Greg Norman: 11 Ways to Live Like the Shark

June 10, 2015

Never mind Shark Week on Discovery Channel. We’re in the midst of Shark Week on, a celebration of the Aussie sporting icon-turned-entrepreneur.

As his famous moniker suggests, Greg Norman is forever moving forward, propelled by his global business interests, a new gig in the tower for Fox Sports — and a boundless appetite for luxury items. Yachts, jets, seaside mansions, ranches, bronze busts. Norman can’t be stopped. But can he be emulated? Won’t be easy, or cheap. But it’s worth a shot. Here are 11 ways to put some Shark in your life.


In case you couldn’t tell from his 75-square-mile ranch in Colorado, or his $65 million Hobe Sound, Fla., spread, Norman is really, REALLY into real estate. Southern Cross Developments, one of an untold number of Norman’s business ventures, has high-end residential projects in Dubai, Vietnam and beyond. The exact size and value of the Shark’s portfolio is hard to pinpoint, in part because it’s always shifting. Just last summer, he listed a property in Boca Raton, Fla., for $25 million, even as he went about building on it. His plans called for a mansion with seven bedrooms and 19 bathrooms, because, well, golfers always need more space to take relief.


Since turning pro in 1976, Norman has logged more than eight million air miles — not all of them in economy class. His Gulfstream G550 is the seventh jet he’s owned in the last 15 years. If you want one of your own, you’re looking at an outlay of about $33 million. While you’re at it, you should also pick up a Bell 407 helicopter, the kind that Norman has. You could get a bird just like it for about $2.6 million. But that’s not counting what you’d have to pay the pilot. The Shark, of course, flies his chopper himself.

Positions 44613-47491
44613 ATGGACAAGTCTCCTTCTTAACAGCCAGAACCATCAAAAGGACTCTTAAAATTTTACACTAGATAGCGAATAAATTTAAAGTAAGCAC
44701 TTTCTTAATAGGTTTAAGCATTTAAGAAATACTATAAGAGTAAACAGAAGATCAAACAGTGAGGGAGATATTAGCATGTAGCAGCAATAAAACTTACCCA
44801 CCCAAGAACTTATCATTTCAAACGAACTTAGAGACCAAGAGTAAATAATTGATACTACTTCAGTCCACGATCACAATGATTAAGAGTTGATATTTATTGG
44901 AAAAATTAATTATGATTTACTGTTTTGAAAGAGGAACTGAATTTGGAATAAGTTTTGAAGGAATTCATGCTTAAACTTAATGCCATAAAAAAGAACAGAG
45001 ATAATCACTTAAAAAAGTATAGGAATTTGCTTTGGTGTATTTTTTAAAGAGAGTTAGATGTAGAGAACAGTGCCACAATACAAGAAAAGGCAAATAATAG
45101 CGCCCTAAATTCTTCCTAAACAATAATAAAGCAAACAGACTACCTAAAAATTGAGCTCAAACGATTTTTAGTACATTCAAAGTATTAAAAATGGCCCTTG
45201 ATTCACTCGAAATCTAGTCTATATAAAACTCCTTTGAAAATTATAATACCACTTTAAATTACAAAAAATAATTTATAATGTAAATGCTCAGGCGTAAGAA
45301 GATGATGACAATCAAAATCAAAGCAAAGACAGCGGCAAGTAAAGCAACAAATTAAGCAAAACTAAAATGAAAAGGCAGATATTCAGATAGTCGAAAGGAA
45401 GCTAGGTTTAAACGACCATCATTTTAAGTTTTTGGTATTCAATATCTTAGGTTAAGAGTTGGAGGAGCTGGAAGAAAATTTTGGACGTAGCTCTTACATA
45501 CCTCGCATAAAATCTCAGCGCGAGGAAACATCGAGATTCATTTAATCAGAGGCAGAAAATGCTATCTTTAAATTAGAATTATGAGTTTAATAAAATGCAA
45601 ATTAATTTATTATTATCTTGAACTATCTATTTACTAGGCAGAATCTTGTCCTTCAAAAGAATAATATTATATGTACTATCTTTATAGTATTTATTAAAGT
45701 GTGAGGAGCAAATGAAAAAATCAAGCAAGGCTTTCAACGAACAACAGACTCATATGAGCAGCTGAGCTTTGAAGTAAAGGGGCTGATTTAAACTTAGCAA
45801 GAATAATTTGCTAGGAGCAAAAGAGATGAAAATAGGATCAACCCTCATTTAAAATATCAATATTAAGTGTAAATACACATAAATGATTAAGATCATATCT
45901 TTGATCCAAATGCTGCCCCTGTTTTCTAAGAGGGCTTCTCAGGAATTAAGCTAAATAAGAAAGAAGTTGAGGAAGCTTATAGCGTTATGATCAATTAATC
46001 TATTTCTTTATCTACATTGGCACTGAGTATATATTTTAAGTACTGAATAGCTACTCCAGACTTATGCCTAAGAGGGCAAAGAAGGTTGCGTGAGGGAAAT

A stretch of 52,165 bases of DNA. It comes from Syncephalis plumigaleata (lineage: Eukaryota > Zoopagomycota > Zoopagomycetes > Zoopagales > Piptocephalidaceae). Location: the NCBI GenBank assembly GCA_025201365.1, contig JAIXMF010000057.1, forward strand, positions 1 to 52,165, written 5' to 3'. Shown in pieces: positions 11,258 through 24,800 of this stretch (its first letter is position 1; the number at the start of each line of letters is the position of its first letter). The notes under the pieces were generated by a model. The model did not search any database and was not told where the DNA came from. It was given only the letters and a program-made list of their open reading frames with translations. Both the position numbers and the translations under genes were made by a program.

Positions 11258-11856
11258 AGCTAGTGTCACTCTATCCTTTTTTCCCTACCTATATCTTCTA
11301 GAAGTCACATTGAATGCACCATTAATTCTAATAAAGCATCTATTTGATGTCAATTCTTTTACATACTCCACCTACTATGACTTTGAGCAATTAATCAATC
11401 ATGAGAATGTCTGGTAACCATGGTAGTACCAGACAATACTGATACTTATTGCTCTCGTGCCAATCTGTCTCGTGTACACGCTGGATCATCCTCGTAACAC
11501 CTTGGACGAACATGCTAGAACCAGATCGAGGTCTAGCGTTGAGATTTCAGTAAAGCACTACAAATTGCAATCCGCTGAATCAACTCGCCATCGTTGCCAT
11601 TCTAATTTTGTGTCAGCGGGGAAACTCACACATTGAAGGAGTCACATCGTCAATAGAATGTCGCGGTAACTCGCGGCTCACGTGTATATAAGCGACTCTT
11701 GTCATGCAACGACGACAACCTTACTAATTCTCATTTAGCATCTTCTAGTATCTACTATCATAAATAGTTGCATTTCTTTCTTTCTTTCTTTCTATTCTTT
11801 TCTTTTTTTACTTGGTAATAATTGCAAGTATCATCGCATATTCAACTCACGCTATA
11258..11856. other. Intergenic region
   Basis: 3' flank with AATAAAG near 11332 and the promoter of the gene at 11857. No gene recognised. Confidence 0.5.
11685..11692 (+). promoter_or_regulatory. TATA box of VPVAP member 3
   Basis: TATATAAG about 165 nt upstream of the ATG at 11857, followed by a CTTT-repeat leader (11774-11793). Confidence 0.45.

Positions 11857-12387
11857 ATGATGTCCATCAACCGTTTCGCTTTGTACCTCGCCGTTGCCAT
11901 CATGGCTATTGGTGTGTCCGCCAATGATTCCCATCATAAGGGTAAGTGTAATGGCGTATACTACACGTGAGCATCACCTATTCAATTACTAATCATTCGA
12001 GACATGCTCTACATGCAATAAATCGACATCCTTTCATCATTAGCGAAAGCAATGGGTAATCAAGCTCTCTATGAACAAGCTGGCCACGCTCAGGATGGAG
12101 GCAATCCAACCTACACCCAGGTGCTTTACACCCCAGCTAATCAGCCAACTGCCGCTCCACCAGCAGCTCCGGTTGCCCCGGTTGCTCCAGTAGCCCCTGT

Crikey, mate, that’s a crackin’ cabernet. Through partnerships with wineries in Australia, New Zealand, Argentina and California, the Shark produces a range of reds and whites under the private label, Greg Norman Estates. Isn’t it time you did the same? E.C. Kraus, a national supplier of home winemaking supplies, sells starter kits for $100-$200, replete with all the tools you need to make your first five-gallon batch. You’ll still need to buy the fruit, which ranges wildly on price depending on the vineyard. If you don’t mind drinking swill, you could go as low as about $1 per bottle. Just be warned: The wine might have an unpleasant, oaky finish, like a drive sliced deep into the trees.


Over the years, Norman has owned a veritable armada of sport-fishing vessels and pleasure cruisers. His largest seafaring acquisition came in 1995, when he took possession of a 228-foot custom-built yacht called Aussie Rules. Its amenities included a private theater, a dining room suited to the Sun King and onboard diving equipment for 30 people, along with a decompression chamber. The yacht no longer belongs to Norman; he sold it in 2004 for a reported $77 million. But don’t think he couldn’t buy another if he wanted. Bottom line: If you want to travel the seas like this Shark, you’re going to need a bigger boat.